The UK’s prioritisation of MDBs in its efforts to influence the wider international system is based on both the scale of MDB investments in developing countries and the UK’s reliance on MDB tools and policies for its own Paris alignment commitment – except for the fossil fuel policy (see paragraph 4.10).

Paris alignment in the MDBs has, to date, focused only on direct lending. Intermediated lending – a challenge that also applies to CDC and the Private Infrastructure Development Group (PIDG) – is still to be addressed in multilateral lenders. Our civil society roundtable pointed to the Multilateral Investment Guarantee Agency and the International Finance Corporation of the World Bank Group as important in this regard, with 30% and 60%, respectively, of their commitments channelled through financial intermediaries. Given that lending through financial intermediaries in itself can help build the capacity of institutions in country, it is important to ensure that the capacities built are aligned with and conducive to the Paris Agreement goals in their governance, operations and products offered.

Relevant MDBs started work on Paris alignment of intermediated lending in 2021. The World Bank Group will share an update on its approach to Paris alignment of intermediated lending by the end of the calendar year. This may include sub-project-level criteria and institutional-level criteria. The subproject criteria relate to mitigation and adaptation requirements, while the institutional criteria relate to governance and transparency. For example, an intermediary would need to make an organisational commitment to Paris alignment, as well as adhere to project criteria not to invest in coal infrastructure. Under a phased approach, some requirements must be met immediately while others will be phased in at predefined stages.

The UK channels aid through other multilateral institutions apart from MDBs. As noted (paragraph 4.66), these institutions have not been given priority in implementing the UK’s Paris alignment commitment, given their objectives and mandates. They are nevertheless important, due to their roles in building climate change resilience of individuals and societies. Links between climate and health are, for instance, highly salient.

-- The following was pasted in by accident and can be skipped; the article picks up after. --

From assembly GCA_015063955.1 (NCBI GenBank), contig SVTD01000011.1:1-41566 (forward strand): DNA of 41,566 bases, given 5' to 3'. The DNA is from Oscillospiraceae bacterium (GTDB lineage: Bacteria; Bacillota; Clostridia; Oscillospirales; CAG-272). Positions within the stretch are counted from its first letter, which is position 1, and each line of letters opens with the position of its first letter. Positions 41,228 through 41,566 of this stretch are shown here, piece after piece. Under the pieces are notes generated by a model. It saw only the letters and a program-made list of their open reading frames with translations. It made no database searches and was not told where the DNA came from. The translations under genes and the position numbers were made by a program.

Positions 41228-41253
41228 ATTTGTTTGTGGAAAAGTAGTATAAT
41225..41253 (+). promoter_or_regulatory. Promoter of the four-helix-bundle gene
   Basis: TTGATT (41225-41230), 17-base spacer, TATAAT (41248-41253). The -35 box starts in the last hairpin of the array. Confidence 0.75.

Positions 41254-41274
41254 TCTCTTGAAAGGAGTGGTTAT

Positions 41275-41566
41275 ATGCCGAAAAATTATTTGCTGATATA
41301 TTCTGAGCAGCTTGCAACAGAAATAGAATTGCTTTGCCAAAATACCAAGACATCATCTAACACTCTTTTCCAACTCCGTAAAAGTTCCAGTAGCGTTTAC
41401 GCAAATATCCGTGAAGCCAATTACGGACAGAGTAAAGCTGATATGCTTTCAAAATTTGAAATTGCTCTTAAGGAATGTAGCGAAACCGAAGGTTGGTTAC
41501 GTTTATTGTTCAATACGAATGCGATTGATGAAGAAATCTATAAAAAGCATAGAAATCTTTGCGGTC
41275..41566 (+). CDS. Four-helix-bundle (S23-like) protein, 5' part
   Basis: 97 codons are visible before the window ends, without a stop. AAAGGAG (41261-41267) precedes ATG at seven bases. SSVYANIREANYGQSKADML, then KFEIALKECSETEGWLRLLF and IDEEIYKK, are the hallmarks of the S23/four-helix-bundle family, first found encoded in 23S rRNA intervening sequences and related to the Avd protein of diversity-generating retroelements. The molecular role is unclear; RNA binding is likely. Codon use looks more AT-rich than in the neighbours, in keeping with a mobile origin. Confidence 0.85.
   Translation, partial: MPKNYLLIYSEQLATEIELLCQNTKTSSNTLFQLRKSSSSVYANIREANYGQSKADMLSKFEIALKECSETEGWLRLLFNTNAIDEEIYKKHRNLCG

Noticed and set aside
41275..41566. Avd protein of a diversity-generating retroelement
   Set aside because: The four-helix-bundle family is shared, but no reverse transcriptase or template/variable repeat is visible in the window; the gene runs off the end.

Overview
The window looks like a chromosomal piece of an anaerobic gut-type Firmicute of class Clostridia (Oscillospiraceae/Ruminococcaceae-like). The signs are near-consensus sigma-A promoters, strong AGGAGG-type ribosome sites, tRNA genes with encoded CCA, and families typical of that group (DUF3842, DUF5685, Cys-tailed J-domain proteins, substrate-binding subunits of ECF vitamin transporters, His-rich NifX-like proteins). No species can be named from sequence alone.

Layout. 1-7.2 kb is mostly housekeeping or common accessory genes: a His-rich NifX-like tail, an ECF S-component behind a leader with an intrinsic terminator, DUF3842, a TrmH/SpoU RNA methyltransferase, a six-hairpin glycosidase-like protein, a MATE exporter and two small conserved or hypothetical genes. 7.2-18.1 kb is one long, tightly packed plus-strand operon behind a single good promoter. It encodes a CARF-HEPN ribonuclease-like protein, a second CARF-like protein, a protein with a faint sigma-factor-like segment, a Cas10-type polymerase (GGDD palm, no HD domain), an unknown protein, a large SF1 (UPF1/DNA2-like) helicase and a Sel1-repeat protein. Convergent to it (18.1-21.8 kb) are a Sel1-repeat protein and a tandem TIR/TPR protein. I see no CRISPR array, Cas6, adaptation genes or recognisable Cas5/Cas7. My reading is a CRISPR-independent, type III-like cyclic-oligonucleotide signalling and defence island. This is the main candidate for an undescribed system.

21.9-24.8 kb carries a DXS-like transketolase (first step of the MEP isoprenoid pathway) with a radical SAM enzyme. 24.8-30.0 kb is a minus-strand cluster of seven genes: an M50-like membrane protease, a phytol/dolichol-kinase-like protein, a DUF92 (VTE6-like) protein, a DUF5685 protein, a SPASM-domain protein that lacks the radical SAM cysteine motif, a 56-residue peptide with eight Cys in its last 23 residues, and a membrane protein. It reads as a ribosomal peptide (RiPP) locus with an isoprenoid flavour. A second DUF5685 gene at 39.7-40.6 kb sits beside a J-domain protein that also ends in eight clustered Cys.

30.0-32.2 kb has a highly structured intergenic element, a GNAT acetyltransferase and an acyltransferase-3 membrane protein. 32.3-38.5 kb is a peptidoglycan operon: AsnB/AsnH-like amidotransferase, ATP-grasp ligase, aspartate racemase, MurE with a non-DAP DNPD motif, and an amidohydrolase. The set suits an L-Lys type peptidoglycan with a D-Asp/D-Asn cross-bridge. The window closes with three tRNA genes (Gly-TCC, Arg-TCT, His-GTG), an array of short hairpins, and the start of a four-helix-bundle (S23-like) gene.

The UK could also play a stronger role in emerging OECD-DAC discussions on whether the ODA definition or statistical directives should better consider environment and sustainability criteria.

Conclusions and recommendations

The UK has made a strong and important commitment to align its aid with the goals of the Paris Agreement, reflecting the reality that the level of effort needed to mitigate and adapt to climate change goes beyond channelling aid to programmes addressing climate change. As the Integrated Review made clear, the UK sees tackling climate change and biodiversity loss as a top priority across all sectors, bringing development, trade, diplomacy, peace and security together. Progress towards Paris alignment of aid can be seen as a test of the UK’s credibility on the climate and environment agenda at COP26.

FCDO’s PrOF rule 5, released in April 2021, mandates Paris alignment at FCDO programme level through the application of four tools at the design and development stage of new programmes. The tools – climate risk assessment, NDC and NAP alignment, carbon pricing and fossil fuel policy – mostly reflect emerging good practice among aid providers. There are, however, a number of exemptions to the application of these tools in bilateral FCDO ODA spending and nuances in their application to multilateral spending. There are also gaps in the development or application of tools by other government departments. Currently a large amount of UK ODA either does not fall within the remit of PrOF rule 5 (or equivalent) or adherence relies on the tools of implementing multilateral organisations. Regular monitoring and adjustment in light of best available science and emerging practice will be necessary, alongside addressing capacity and capability constraints, so as not to hinder an ambitious approach.

The current UK programme-level approach to Paris alignment focuses on minimum requirements and ‘do no harm’, which can be interpreted as a conditionality on aid that could limit development options. To assist developing countries in their pursuit of Paris alignment, a combination of technical assistance to understand the transformational shifts required and support for the transaction costs of these shifts will be needed.

The COVID-19 pandemic, reprioritisations and reductions in the aid budget, and the merger of the FCO and DFID have placed constraints on FCDO’s ability to take forward its 2019 Paris alignment commitment. Operationalisation of this commitment has thus been slow. As the UK’s approach develops, ambitions to go beyond ‘do no harm’ and align UK ODA with the Paris Agreement goals at portfolio and strategic levels will be crucial to achieving the transformative impact necessary for pursuing low-emission, climate-resilient development pathways. An acceleration in activities, including outreach and training, will be needed to be commensurate with the scale and importance of the task. The recent IPCC report is clear that the actions we take in the next decade will determine the world of the future.